TC Zencka <![CDATA[Braves Hire Mike Fast, Look To Upgrade Bench]]> 2018-11-10T20:43:31Z 2018-11-10T18:51:57Z Analytics guru Mike Fast joined the Atlanta Braves organization this Wednesday, he announced via Twitter. Fast was formerly the director of research and development in Houston before leaving the organization in late September. The former semiconductor engineer will serve as a special assistant to GM Alex Anthopoulous, who has made it a priority to improve the Braves’ analytics department ever since his hiring in November of 2017, writes the Athletic’s David O’Brien. Per Anthopolous himself, Fast will be part of Atlanta’s senior leadership team, giving his input into all areas of baseball operations. Now, some other rumblings from around the NL East…

  • Right field and catcher clearly require the attention of the Braves’ front office this winter, where current free agents Kurt Suzuki and newly-minted Silver Slugger Nick Markakis have left holes, but improving the bench is not much further down their winter checklist, writes Gabriel Burns of the Atlanta Journal-Constitution. Versatile defender Charlie Culberson was a bright spot for the bench unit in 2018, but they could use a power bat to fill the spot once occupied by Matt Adams (and most recently by current free agent Lucas Duda). Outfielder Adam Duvall was acquired from the Reds last season in part to fill that role, but he struggled mightily in his 33 games as a Brave. Duvall projects to earn $3.1MM his first time through arbitration this winter, which makes him a likely non-tender candidate. He is a career .230/.291/.454 hitter. Still, while GM Alex Anthopoulos said they will be more “open-minded” about spending significant dollars on the bench this season, that’s not a development likely to happen early in the free agent season.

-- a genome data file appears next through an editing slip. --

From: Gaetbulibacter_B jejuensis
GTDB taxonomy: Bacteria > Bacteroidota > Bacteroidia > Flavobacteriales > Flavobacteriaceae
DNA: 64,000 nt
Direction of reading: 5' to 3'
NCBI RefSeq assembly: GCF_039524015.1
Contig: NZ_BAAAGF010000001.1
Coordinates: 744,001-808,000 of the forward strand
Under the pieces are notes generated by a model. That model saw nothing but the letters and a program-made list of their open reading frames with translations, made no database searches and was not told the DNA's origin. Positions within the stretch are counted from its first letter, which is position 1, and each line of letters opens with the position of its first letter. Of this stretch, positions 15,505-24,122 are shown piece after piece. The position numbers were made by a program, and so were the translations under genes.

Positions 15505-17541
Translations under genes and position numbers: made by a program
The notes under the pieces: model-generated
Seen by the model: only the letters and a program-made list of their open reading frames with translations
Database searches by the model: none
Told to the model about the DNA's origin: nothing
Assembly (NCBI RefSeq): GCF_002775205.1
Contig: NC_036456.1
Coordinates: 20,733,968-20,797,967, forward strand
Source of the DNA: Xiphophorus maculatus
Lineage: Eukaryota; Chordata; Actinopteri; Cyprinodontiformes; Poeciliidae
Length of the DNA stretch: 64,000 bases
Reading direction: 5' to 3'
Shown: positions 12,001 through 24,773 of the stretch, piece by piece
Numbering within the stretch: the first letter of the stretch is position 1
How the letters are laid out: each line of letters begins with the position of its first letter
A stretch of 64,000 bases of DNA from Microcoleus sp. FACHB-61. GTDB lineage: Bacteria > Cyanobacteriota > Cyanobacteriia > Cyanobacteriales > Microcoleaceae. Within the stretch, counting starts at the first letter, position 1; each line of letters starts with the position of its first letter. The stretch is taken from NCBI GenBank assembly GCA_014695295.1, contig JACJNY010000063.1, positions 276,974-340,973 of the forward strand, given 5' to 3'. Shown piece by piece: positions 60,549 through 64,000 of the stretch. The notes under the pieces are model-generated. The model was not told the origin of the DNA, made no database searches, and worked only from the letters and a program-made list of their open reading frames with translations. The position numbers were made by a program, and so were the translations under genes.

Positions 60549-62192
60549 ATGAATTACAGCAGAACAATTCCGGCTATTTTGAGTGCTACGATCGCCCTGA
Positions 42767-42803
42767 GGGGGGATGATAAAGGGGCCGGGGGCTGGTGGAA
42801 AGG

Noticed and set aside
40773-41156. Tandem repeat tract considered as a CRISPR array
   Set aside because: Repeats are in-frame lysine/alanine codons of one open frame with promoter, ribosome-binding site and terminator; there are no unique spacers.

Steve Adams <![CDATA[Braves Have Checked In On Robinson Chirinos]]> 2018-11-09T16:05:26Z 2018-11-09T16:05:26Z
  • Free agent catcher Robinson Chirinos has drawn some early interest from the Twins and the Braves, tweets’s Jon Morosi. The 34-year-old Chirinos hit the market after the Rangers declined his $4.5MM option. Chirinos’ .222/.338/.419 slash was a departure from his career year in 2017, but he did slug a personal best 18 home runs in 2018. Over the past four seasons in Texas, he’s hit .233/.337/.456 with 54 home runs in 336 games played. Chirinos’ strikeout rate at the plate and caught-stealing rate behind the plate both went in the wrong direction this year (in fairly significant fashion), but his track record at the plate is strong for a catcher, even if he’s never been regarded as a great defensive option.
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    Jeff Todd <![CDATA[Dansby Swanson Undergoes Wrist Surgery]]> 2018-11-07T19:20:57Z 2018-11-07T18:16:37Z Braves shortstop Dansby Swanson underwent wrist surgery recently to “remove a loose body,” per’s Mark Bowman (via Twitter). The procedure is not expected to keep Swanson from fully participating in Spring Training.